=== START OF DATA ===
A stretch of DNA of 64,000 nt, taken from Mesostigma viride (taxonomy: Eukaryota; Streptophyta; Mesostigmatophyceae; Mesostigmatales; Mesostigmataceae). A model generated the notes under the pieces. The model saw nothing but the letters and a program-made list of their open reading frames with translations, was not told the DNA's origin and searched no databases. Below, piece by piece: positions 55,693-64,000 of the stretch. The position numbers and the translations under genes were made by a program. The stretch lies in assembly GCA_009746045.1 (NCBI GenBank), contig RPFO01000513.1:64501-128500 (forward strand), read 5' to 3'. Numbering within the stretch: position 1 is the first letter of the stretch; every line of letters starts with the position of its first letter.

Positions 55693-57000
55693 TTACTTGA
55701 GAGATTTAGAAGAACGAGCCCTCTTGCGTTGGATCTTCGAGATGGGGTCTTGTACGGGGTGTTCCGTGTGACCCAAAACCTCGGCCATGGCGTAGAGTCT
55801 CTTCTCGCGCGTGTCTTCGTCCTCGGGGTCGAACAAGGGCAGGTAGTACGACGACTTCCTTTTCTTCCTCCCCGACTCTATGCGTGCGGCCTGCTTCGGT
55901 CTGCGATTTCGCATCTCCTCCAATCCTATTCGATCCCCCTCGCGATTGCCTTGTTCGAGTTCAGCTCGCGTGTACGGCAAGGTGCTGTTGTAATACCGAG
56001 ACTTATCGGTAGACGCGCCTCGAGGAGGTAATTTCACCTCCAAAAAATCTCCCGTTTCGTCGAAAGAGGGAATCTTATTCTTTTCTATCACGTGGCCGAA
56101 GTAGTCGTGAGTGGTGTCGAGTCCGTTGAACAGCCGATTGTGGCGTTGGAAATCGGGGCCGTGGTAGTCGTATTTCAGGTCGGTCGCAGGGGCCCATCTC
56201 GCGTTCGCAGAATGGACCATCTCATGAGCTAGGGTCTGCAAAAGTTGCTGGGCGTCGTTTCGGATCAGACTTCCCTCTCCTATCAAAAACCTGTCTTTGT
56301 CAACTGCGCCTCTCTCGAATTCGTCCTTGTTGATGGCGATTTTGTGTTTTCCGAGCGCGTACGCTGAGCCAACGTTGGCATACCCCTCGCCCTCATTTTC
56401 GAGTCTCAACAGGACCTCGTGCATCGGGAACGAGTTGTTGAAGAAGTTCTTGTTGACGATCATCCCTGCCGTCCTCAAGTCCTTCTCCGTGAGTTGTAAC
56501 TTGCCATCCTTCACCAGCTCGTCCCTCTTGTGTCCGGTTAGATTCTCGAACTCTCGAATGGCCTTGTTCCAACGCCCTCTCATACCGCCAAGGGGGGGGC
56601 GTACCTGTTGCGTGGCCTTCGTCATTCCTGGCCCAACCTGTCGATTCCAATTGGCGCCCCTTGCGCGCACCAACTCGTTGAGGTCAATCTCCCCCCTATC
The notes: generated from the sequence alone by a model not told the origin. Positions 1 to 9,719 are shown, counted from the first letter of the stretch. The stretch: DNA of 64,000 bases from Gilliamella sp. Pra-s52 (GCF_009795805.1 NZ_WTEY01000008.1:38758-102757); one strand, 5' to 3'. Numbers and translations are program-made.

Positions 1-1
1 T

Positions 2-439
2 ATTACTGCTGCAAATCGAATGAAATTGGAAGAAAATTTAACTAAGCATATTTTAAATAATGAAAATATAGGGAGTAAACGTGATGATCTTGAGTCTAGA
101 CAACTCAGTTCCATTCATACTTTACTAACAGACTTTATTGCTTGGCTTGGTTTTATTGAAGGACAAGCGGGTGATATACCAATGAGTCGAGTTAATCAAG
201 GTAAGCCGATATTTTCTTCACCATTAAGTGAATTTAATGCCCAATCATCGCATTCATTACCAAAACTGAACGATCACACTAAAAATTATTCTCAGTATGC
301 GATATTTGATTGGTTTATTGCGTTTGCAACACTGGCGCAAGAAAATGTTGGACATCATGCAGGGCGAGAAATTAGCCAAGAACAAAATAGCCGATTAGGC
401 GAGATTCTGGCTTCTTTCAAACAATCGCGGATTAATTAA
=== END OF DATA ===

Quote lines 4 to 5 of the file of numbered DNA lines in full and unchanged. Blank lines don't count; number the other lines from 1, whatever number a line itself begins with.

55701 GAGATTTAGAAGAACGAGCCCTCTTGCGTTGGATCTTCGAGATGGGGTCTTGTACGGGGTGTTCCGTGTGACCCAAAACCTCGGCCATGGCGTAGAGTCT
55801 CTTCTCGCGCGTGTCTTCGTCCTCGGGGTCGAACAAGGGCAGGTAGTACGACGACTTCCTTTTCTTCCTCCCCGACTCTATGCGTGCGGCCTGCTTCGGT